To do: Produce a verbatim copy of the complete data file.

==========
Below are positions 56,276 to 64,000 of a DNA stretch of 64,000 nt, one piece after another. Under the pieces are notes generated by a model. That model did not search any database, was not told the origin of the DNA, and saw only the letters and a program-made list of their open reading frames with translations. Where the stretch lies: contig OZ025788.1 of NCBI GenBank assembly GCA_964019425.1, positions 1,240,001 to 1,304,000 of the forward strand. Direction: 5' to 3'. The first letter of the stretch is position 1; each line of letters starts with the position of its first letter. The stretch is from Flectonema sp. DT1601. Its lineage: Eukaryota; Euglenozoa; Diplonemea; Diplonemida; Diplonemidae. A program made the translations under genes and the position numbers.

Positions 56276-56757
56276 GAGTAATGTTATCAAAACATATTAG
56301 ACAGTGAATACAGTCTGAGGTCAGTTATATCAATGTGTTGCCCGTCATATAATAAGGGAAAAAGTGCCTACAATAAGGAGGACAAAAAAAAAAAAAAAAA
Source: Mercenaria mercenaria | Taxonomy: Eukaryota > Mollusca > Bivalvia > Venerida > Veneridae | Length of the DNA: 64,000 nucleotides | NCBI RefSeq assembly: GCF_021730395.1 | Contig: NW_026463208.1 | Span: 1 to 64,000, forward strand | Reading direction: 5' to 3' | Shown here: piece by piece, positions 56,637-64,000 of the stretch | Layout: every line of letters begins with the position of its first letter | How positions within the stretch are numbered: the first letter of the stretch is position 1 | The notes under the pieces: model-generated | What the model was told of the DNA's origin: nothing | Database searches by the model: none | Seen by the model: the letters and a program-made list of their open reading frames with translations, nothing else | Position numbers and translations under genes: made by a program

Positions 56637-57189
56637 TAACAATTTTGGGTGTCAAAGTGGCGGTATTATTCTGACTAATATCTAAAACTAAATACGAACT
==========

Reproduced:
Below are positions 56,276 to 64,000 of a DNA stretch of 64,000 nt, one piece after another. Under the pieces are notes generated by a model. That model did not search any database, was not told the origin of the DNA, and saw only the letters and a program-made list of their open reading frames with translations. Where the stretch lies: contig OZ025788.1 of NCBI GenBank assembly GCA_964019425.1, positions 1,240,001 to 1,304,000 of the forward strand. Direction: 5' to 3'. The first letter of the stretch is position 1; each line of letters starts with the position of its first letter. The stretch is from Flectonema sp. DT1601. Its lineage: Eukaryota; Euglenozoa; Diplonemea; Diplonemida; Diplonemidae. A program made the translations under genes and the position numbers.

Positions 56276-56757
56276 GAGTAATGTTATCAAAACATATTAG
56301 ACAGTGAATACAGTCTGAGGTCAGTTATATCAATGTGTTGCCCGTCATATAATAAGGGAAAAAGTGCCTACAATAAGGAGGACAAAAAAAAAAAAAAAAA
Source: Mercenaria mercenaria | Taxonomy: Eukaryota > Mollusca > Bivalvia > Venerida > Veneridae | Length of the DNA: 64,000 nucleotides | NCBI RefSeq assembly: GCF_021730395.1 | Contig: NW_026463208.1 | Span: 1 to 64,000, forward strand | Reading direction: 5' to 3' | Shown here: piece by piece, positions 56,637-64,000 of the stretch | Layout: every line of letters begins with the position of its first letter | How positions within the stretch are numbered: the first letter of the stretch is position 1 | The notes under the pieces: model-generated | What the model was told of the DNA's origin: nothing | Database searches by the model: none | Seen by the model: the letters and a program-made list of their open reading frames with translations, nothing else | Position numbers and translations under genes: made by a program

Positions 56637-57189
56637 TAACAATTTTGGGTGTCAAAGTGGCGGTATTATTCTGACTAATATCTAAAACTAAATACGAACT